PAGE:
Not so much against the OS as against its perceived failure to revitalize the PC marketFujitsu, like many other companies, is finding itself in the situation where it needs to admit that it didn't perform very well in terms of product shipments, on the PC market at least. Also like others, it is using Windows 8 as a sort of scapegoat.
To be fair, everyone expected the newest operating system from Microsoft to revitalize the personal computer market.
That means everything from mini PCs to HTPCs, desktops and, of course, laptops (notebooks, ultrabooks, netbooks, convertible tablets, etc.).
So far, though, the OS hasn't proven to be such a godsend. While it did enjoy a mostly positive reception, it was nothing spectacular.
In fact, sales of notebooks and tablets haven't actually gone up by that much, despite the winter holiday shopping season.
Since the interest in PCs was flagging well before the OS arrived in October, everything led to a drop in shipments.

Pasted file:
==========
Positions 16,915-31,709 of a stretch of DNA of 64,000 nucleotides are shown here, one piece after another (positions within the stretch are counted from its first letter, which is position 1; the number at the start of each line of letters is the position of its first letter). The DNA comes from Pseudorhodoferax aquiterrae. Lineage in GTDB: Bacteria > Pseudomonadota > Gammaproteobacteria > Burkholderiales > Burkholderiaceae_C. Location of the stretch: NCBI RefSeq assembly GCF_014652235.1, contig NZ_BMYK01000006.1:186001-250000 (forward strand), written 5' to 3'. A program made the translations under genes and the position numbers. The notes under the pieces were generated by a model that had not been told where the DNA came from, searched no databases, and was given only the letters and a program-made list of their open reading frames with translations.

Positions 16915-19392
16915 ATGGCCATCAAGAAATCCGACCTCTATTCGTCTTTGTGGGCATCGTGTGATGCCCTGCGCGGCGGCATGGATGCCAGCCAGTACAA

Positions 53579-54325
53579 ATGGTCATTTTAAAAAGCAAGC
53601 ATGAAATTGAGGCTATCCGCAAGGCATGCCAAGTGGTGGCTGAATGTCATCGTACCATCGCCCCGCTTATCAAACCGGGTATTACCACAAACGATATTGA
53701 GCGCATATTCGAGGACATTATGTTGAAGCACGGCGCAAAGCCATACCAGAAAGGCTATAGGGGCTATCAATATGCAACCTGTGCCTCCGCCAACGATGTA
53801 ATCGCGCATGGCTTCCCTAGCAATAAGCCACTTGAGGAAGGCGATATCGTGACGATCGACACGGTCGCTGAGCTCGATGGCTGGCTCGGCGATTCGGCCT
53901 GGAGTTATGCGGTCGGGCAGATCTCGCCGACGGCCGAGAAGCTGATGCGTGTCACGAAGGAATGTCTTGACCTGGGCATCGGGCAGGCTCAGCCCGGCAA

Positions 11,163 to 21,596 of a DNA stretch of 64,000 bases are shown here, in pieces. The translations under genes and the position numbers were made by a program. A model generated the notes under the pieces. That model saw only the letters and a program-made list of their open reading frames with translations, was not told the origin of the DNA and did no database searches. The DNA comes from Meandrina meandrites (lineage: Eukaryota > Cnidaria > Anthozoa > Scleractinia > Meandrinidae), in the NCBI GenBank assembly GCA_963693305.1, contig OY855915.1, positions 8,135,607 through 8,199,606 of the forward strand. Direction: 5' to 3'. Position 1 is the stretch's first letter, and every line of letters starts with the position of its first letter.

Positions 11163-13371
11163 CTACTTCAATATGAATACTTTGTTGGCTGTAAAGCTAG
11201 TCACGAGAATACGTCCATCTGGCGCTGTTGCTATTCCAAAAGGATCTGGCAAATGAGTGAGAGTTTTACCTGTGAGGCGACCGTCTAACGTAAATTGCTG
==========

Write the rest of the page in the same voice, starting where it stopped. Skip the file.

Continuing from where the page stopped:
Fujitsu itself hoped, back in March, that the year 2012 would end 7 million PC shipments, but this target will fail to be achieved. The corporation will accumulate a bit over 6 million.
Smartphones and tablets made things hard too. That older-generation PCs are already strong enough for every software available today didn't help matters either.
A final detriment is the weak economy in Europe, where a large number of Fujitsu's regular customers reside.
Things may improve in 2013. While Microsoft's Windows 8 did start off with small baby steps instead of leaps, it should reach its stride sooner or later. Already 40 million licenses have been sold, from what we can gather.
Granted, the lull in new PC acquisitions could last for a while, as those who already own computers buy a Windows 8 DVD. Nevertheless, with few exceptions, everyone upgrades their PCs eventually, and with the new hardware on the way (Intel Haswell CPUs, NVIDIA GeForce 700, AMD Solar System HD 8000M), there should be plenty of new PC purchases in 2013 and 2014.